||His contribution in 1982
||Where he went after 1982
minor league rookie who filled in admirably for
other injured defensemen. Recorded 8 points
during the playoffs.
back and forth between Vancouver and their farm
team for five seasons, before finally moving to
Pittsburgh (and later Europe).
gifted offensive player who took some of the
pressure off the Gradin-Smyl line. Scored eight
goals in the playoffs.
to Detroit in January 1983 for Mark Kirton.
Retired after the 1984-85 season.
limited action during the playoffs and did not
record a point.
the NHL after the 1981-82 season to play one more
season in Sweden.
only netminder the Canucks used during the
playoffs. Posted a 2.70 goals against average and
was a contender for the Conn Smythe Trophy until
Mike Bossy came to town.
with the Canucks until the 1987-88 season when a
young netminder named Kirk McLean took his job
away. Brodeur was traded to Hartford for Steve
Weeks in March 1988.
a broken ankle in December 1982 and missed the
rest of the season.
four more seasons with the Canucks, finally
calling it quits after the 1985-86 season.
promising junior who saw some action in the
Canucks' last game of the playoffs.
another nine seasons with the Canucks before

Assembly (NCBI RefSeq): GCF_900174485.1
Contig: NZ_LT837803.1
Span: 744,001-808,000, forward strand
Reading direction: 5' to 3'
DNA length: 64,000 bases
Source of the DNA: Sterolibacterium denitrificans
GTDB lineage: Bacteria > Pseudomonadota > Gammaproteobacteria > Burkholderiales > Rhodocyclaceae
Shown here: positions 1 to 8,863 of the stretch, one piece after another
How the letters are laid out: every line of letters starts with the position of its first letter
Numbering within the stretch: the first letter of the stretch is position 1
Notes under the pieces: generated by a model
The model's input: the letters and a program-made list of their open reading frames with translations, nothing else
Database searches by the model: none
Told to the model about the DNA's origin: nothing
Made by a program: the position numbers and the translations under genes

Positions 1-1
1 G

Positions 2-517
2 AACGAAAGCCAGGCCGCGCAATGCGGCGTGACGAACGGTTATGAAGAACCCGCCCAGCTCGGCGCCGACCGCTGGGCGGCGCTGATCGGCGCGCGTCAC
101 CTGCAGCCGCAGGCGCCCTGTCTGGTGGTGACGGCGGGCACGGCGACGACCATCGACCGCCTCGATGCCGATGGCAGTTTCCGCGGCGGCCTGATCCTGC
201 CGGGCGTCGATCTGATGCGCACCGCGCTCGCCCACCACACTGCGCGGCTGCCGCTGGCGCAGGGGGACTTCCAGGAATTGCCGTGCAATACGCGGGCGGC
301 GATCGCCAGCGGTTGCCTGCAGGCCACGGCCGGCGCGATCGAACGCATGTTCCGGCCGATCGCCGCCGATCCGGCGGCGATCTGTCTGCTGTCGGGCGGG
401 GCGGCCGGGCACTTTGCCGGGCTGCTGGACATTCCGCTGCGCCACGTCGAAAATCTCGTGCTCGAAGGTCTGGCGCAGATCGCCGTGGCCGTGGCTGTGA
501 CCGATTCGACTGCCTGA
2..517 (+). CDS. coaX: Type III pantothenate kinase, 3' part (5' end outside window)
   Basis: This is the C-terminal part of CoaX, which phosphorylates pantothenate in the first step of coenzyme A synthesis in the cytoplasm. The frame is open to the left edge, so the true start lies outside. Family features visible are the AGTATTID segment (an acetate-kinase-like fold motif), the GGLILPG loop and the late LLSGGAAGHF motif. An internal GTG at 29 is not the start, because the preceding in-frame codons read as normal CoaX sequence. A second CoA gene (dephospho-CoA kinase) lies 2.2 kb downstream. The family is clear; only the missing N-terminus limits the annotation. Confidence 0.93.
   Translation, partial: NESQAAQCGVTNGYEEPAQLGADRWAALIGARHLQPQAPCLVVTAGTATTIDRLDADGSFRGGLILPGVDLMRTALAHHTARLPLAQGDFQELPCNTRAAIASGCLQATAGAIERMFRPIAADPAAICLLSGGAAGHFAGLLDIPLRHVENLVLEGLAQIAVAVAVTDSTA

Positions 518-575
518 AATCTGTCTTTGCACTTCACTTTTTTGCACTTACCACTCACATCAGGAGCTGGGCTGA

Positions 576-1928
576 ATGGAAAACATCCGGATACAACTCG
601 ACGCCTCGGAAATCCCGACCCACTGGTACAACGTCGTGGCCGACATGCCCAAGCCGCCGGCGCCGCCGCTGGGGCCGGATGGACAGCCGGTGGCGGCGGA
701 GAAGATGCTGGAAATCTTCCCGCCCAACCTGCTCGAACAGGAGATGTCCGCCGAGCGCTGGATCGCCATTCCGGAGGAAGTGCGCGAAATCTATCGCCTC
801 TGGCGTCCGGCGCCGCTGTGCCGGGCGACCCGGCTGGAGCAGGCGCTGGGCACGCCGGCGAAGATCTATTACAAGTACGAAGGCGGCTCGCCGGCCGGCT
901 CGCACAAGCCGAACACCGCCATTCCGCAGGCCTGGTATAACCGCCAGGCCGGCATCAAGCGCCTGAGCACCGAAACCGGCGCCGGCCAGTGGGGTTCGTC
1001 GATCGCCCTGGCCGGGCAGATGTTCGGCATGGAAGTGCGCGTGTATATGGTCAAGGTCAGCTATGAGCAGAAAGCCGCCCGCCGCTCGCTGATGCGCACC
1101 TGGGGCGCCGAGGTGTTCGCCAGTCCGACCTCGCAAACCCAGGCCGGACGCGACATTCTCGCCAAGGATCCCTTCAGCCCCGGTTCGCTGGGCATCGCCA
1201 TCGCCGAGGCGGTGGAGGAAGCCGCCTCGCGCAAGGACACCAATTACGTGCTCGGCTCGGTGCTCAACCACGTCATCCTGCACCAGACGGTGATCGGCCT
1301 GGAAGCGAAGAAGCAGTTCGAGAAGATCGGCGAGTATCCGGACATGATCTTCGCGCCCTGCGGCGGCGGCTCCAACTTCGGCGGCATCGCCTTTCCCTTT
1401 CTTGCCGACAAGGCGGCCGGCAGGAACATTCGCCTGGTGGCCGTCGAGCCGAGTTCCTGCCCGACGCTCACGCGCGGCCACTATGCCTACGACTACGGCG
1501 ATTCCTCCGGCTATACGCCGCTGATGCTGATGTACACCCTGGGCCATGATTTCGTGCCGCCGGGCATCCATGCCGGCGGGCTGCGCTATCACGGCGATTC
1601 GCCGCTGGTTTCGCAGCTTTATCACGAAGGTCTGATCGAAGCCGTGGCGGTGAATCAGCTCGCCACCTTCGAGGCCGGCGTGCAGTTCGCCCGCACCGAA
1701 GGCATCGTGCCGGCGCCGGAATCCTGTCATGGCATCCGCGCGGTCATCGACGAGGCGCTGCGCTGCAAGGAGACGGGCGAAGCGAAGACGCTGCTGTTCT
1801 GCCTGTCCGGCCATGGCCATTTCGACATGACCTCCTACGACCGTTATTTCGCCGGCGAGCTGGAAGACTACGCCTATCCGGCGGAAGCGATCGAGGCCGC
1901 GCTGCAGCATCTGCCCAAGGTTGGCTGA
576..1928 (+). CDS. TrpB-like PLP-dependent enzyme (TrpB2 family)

being dealt to St. Louis in March 1991.
his only two goals of the season during one
playoff game against the Los Angeles Kings.
as a free agent by Detroit in June 1982.
Currently working for the NHL.
career minor leaguer who saw action in 14 of the
Canuck games that spring. Scored his lone goal
during the second game of the Calgary series.
another five seasons with the Canuck
organization, earning his nickname
"747" by constantly travelling between
Vancouver and their farm team. Canuck coach from
1988-89 to 2005-06.
three playoff games, but did not record a point.
two more seasons in the Canuck organization
(mostly in the minors) before moving on to
Hartford as a free agent.
the skilled players with his tough play and
three more seasons with the Canucks before
retiring after the 1984-85 season.
from a shoulder injury in time for the second
round of the playoffs.
to Quebec in February 1983 for netminder John
off his best NHL season with ten points and 98
penalty minutes in the playoffs. One of the
Canucks' most feared enforcers.
to Chicago in January 1983 for Tony Tanti.
Currently coaching in the NHL.
in the regular season, he led the team in points
during the playoffs with 19, setting several team
records along the way.
four more seasons with the Canucks before being
signed by the Boston Bruins as a free agent.
Currently works as a European scout.
out the first two games of the playoffs, then
played the rest. Scored the series winning goal
against the Chicago Black Hawks.
another five seasons on the Canuck blueline,
before being traded to Detroit in November 1986.
Brodeur's backup for the playoffs (acquired when
the Canucks traded Glen Hanlon to St. Louis).
playing three regular season games for the
Canucks during the 1981-82 season, Heinz was sent
back to the Blues that summer.
31 year old "rookie" recorded 8 points
in 12 games, despite a recurring back injury.
spent one more season with the Canucks before
hanging up the skates for good. Currently
coaching in the NHL.
a season ending knee injury in early January
the next four and a half seasons with the